Friday, July 1, 2011

How to Buy Second Hand Legos

Over the years I have bought a lot of Legos.  I have bought them from stores, online, at garage sales and from friends.  I have bought sets, individual pieces and mixes of both.  And through it all I have found a simple truth to be pretty much universal: there is no way or place to get Legos cheap.  I can count on one hand the number of times I have seen Legos on clearance.  Second hand sites such as while amazing and wonderful (especially if you are looking for individual pieces for a specific project or need to replace parts missing from a set), are still not cheap (though they are significantly cheaper than buying parts off Lego's website!).  The best deals I have found through the years come from two sources: Pick-a-Brick walls at Lego stores (provided you take the time to really pack the containers tight, it usually takes me a minimum of 45 minutes per container... yes trips to the Lego store with me are incredibly boring for my companions, hence why I usually go alone) and the right kind of eBay sale.

I recently scored a great purchase on eBay which was the inspiration for this entry.  Buying Legos on eBay can be a tricky business.  Individual sets (especially those that are discontinued) are almost never a good deal, and many of the multiple set lots are priced by people who know the value of what they are selling which also precludes a good deal. 

There is, however, a sweet spot so to speak right between these two.  What you are looking for is someone who is selling a small collection who has not taken the time to go through and inventory the individual sets.  These are usually listed by pound (titled something like boxed 10lbs of Legos or something similar, the key search word is pounds or lbs).  These are usually moms who are cleaning out a kid’s closet in preparation for a move or as the kid is getting ready to go to college and is simply looking to free up space, not make money, by getting rid of a now outgrown Lego collection. 

The picture below of my recent purchase illustrates exactly the type of listing I am talking about.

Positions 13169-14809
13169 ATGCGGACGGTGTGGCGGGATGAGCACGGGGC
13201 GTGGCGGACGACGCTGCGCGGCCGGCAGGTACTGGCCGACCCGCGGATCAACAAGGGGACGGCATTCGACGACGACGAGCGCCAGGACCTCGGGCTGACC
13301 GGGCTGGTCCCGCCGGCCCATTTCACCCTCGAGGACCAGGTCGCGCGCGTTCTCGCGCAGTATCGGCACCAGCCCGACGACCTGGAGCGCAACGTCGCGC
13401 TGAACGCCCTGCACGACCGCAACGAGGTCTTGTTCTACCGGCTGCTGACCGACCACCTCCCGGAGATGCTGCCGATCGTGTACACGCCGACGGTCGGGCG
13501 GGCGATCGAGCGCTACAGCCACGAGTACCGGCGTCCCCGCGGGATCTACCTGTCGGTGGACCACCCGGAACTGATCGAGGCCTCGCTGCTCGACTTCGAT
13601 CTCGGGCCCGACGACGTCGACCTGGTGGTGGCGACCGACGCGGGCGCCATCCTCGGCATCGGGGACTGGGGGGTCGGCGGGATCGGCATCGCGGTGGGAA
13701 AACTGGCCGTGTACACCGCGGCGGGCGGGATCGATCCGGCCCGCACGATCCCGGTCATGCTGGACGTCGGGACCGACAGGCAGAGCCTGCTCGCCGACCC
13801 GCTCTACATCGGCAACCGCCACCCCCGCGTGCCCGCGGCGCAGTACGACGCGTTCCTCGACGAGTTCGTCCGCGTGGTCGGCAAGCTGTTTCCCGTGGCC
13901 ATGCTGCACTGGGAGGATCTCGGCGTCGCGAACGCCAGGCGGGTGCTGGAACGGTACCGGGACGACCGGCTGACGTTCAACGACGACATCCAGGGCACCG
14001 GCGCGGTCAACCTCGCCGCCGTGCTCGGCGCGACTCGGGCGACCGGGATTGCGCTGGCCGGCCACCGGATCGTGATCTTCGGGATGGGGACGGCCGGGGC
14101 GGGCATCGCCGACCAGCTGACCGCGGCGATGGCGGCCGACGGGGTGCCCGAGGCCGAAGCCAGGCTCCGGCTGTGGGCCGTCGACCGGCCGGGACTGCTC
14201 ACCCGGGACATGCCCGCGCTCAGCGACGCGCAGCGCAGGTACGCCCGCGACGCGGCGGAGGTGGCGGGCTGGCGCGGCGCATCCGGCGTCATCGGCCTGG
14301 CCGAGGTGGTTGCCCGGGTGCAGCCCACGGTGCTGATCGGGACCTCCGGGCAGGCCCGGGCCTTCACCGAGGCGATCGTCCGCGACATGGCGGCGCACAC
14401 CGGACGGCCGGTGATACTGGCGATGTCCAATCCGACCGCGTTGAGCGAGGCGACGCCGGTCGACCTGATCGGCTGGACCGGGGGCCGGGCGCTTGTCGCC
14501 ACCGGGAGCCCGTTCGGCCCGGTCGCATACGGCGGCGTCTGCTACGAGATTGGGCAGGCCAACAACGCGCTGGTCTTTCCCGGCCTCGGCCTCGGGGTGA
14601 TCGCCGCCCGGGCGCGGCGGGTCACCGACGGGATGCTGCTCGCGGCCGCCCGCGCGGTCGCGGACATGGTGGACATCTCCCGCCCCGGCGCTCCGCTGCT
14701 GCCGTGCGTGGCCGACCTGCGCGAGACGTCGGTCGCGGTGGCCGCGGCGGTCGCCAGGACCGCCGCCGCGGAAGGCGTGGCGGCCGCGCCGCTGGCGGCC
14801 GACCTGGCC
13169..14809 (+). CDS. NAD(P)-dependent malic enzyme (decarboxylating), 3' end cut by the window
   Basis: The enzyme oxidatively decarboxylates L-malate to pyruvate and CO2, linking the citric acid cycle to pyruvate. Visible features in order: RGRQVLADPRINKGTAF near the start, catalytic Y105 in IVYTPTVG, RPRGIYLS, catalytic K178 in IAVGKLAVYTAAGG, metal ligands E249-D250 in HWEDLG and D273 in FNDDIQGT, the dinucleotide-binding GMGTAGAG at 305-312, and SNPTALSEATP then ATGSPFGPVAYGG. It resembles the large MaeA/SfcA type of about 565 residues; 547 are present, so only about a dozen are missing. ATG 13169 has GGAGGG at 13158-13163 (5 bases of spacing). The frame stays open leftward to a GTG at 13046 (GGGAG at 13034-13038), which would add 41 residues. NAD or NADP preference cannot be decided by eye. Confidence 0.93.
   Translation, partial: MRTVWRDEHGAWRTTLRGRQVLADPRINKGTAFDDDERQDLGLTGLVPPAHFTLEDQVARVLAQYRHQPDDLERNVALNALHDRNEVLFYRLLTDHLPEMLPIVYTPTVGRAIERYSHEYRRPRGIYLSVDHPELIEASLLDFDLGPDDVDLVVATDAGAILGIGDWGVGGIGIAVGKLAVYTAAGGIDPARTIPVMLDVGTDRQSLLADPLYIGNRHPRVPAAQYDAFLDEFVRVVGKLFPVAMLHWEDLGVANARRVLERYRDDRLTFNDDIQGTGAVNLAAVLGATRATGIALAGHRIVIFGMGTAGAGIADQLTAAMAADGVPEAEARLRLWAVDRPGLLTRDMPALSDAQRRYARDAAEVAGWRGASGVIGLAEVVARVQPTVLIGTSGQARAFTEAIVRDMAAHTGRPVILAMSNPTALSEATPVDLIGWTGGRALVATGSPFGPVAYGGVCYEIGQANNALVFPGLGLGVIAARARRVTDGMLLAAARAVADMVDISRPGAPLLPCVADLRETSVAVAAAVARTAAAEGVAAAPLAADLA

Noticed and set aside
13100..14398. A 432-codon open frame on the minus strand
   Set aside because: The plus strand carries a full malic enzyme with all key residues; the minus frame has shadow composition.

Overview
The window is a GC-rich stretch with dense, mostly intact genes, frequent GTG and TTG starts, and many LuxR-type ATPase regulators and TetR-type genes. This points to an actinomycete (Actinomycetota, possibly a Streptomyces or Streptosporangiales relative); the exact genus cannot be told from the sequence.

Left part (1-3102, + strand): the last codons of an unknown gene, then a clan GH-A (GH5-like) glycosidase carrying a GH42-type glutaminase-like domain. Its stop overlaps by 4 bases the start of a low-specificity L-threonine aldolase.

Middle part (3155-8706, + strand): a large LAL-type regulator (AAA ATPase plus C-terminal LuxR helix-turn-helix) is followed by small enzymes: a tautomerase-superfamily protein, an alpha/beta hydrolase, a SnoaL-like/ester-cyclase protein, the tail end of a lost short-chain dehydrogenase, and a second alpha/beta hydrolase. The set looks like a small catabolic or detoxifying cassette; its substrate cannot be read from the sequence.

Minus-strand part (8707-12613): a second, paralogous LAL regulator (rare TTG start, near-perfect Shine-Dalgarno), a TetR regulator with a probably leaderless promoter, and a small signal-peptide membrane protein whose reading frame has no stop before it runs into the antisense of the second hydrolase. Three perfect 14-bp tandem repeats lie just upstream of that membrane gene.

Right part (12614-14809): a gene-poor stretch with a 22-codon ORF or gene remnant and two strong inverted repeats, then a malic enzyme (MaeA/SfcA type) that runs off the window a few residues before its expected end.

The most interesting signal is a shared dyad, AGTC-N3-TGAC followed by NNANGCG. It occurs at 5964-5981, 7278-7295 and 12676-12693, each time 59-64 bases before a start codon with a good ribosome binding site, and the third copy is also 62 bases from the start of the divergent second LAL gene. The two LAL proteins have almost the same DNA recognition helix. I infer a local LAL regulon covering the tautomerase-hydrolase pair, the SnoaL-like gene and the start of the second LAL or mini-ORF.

I paid $60 for this lot and it contains no less than $400 worth of sets.  Some of them are missing pieces but that is easily mended with a few purchases if you are looking for sets and that isn't even necessary if you are, as I was in this case, looking to get a bunch of pieces. 

Three quick warnings.  First, the great danger of buying unsorted lots such as this is that the mom usually doesn't know anything about Legos.  As such they are not (normally) going to be able to tell you what sets are in the collection so you are going to have to identify them yourself from the picture which takes a bit of knowledge (my trained eye could see at least 6 sets from the pictures on this one so I knew I was getting a good deal).  The second danger is that if the child to whom the collection belonged was not a purest, the Legos may be mixed with a variety of cheap substitutes such as Megablocks.  Look for some sort of statement that they are all Legos or check the picture, large amounts of bricks other than Legos will be obvious by their colors or shapes.  Lastly be aware that often these lots do not usually come with any instructions.  Lego has digital instructions from sets available in the last few years on their website but if the sets are too old you will need to go to a fan site that has instruction scans such as 

Buying Legos at a good deal can be difficult but it is also incredibly rewarding.  I love going through a huge box of new pieces and finding all the treasures contained inside.  Buying lots by the pound on eBay is a great way to make that happen!

Happy Building
The Lego Chronicler 

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